Unfortunately, many innocent people are going to die before this realisation takes hold. There has to be some kind of arrangement before the round of conflict. I don’t know what that’s going to be but ultimately Israelis and Palestinians will have to live together, and I think that can be done. Sadly, the leadership to advance that idea is not there, and certainly not on the Israeli side. Hamas would like to achieve a long-term ceasefire, but Israel may not want that. If the Gaza blockade is ended, if Israel stops its targeted assassinations in Gaza, and Hamas stops shooting rockets into southern Israel you will have a true and total ceasefire. I think that’s a good enough situation for now. But anything less than that, and especially if Israel is going to maintain its blockade of Gaza all it will get in return is missiles.
Rosenberg: AIPAC will push for a war with Iran, it is obsessed with the idea. In light of the Gaza attack, it can go one of two ways: One is that they’ll look at how different this (the Gaza conflict) was and think: “We’ve used up all the goodwill, and we can’t do another war”. Or, it’ll be: “Look at how President Obama backed us 100 per cent without any criticism; we can get away with anything.” At this point I think Obama’s view on Israel is: “I’m giving you Gaza, so don’t attack Iran.” I thought he knew what side he was on, that he stood for peace and security. I may have been wrong.
ET: Why haven’t other people like yourself been able to be an effective opposing voice to AIPAC?
Rosenberg: There aren’t so many of us. You have a situation whenever people like me, whenever there’s a war, they line up behind Israel with very few exceptions. The lobby group J Street is for peace, but they go to solidarity rallies for Israel as well. It’s a fallcy to think that Congress listens to Jews, because many Jews don’t support Netanyahu. The only people Congressmen really listen to are wealthy AIPAC donors. All that really counts in money, and not just in this issue. Every issue is determined by which side has how much money.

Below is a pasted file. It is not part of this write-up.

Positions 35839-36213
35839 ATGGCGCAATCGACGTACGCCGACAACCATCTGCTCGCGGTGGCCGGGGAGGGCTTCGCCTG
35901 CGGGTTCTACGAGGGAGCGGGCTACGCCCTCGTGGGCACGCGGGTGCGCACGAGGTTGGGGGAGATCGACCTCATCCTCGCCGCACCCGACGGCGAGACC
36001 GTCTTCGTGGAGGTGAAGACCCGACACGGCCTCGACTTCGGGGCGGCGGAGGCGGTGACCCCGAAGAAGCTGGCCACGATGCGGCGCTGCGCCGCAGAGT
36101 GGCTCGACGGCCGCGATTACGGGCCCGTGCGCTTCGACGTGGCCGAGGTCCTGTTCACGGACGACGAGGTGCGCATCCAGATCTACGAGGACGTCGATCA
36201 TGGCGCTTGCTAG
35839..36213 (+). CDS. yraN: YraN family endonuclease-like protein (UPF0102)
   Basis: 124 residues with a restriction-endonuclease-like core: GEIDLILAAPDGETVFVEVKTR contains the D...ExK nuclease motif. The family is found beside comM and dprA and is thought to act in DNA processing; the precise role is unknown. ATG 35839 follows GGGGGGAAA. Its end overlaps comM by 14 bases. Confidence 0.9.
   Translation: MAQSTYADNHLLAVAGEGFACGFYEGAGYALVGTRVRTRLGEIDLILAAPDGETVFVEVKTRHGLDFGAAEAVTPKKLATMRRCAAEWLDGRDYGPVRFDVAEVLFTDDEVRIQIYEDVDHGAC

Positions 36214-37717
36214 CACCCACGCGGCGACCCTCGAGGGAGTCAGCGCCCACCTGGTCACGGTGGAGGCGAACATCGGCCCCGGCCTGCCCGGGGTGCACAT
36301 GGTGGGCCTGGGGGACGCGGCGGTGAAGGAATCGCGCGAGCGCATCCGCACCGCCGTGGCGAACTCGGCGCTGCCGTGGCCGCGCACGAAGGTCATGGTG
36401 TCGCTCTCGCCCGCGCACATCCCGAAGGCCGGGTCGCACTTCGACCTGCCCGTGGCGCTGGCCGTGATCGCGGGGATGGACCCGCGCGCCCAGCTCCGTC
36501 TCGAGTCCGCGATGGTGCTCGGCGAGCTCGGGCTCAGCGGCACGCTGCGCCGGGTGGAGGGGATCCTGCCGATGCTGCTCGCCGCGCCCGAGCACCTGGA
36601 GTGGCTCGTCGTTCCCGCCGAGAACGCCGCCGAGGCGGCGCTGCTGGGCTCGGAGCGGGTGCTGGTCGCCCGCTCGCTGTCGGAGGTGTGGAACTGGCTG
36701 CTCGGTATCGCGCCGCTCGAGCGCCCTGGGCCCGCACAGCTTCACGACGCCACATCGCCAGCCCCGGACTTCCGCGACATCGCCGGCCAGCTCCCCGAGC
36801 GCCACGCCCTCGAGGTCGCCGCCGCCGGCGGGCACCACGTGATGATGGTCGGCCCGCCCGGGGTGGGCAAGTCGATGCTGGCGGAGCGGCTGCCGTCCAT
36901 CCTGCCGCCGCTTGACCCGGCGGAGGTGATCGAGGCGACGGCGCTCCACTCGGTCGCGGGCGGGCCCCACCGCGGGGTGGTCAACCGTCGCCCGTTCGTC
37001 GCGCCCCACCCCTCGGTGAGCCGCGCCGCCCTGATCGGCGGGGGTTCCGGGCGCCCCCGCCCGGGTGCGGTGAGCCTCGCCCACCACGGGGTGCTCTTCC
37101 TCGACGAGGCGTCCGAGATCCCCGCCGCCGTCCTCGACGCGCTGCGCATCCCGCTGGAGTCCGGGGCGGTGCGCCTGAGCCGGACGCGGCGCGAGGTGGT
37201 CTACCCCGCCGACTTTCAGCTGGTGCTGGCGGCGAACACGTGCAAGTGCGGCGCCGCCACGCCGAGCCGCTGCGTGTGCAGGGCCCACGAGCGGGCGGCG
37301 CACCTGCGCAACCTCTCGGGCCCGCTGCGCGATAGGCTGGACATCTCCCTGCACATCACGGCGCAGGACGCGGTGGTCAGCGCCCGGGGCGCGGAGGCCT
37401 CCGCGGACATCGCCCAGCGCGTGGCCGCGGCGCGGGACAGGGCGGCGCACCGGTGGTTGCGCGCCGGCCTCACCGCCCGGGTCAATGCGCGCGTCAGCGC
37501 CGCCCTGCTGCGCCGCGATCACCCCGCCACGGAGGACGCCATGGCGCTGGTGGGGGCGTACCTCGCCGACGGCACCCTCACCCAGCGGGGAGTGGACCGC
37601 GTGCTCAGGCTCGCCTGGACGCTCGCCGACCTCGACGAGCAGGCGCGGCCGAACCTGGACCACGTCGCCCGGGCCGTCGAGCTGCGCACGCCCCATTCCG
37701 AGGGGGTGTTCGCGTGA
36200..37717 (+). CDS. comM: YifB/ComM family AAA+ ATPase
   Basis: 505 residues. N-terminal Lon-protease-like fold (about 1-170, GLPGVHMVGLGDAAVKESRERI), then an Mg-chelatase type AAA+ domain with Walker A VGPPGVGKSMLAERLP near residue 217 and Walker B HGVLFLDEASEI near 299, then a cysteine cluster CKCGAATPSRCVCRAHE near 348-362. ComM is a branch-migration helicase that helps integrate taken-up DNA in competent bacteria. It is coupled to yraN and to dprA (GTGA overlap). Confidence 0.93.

ET: Then how does J Street differ from AIPAC?
Rosenberg: It differs in the fact that J Street prefers a two-state solution and is pushing Israel for a negotiation. The difference between J Street and AIPAC is that J Street prefers pushing both sides towards a two-state solution. AIPAC favours the status quo, AIPAC and the Israeli right feels that the last war wasn’t won, and that there are ways to win it this time. So there is a significant difference. In J Street’s heart it wants peace from the conflict, and AIPAC doesn’t. But they can only be effective if President Obama is interested in what they have to say. It’s possible that Obama has come to his senses on this.
ET: Since we last spoke, there has been a ceasefire agreement between Israel and Hamas. What do you think about the agreement?
Rosenberg: First of all it is a bit ambiguous as to how it was achieved. It appears that President Obama and Secretary Clinton joined with President Morsi and put pressure on the Israelis. If that narrative is true and it holds, it’s a significant shift in the US. Also, this was a recognition of Hamas. I don’t want to be overly optimistic as to whether this indicates a shift in American policy as it’s too early to know for sure.
We have to see what happens at the United Nations when the Palestinian Authority asks on November 29 for observer status. If the US says it’ll cut off aid if it asks for observer status then nothing has changed. We’ll know over the course of this week — it could be a significant shift.
One thing that is clear is that the Israeli right-wing and Jewish right in the US are very unhappy about the ceasefire in general. An indication of this is the contrast between the cheering and dancing in Gaza City, and the quiet in Jerusalem and Tel Aviv.
This is not what [the Israeli right] wanted. Israel initiated this war, when you initiate a war, you want a victory. Instead what they got is this. All along, they could’ve had a deal with Hamas: end the blockage and target assassinations, and in exchange Hamas would stop shelling Israel — they could’ve had all of that without this war.
And this is going to hurt Netanyahu, but it remains to be seen to what extent. The main thing is that the AIPAC crowd is miserable, and Jews like me are very happy about the ceasefire, even though we are sad about the loss of life.
Rosenberg: Well, they do in fact damage the US, but they claim to believe and they have made most of Congress believe that whatever Israel benefits from, benefits the US. To wit: if it’s good for Israel, it’s good for the US. And it’s very cynical, but that’s the line that they sold Congress. As far as members of Congress are concerned, they are less concerned about national security and more about campaign financing.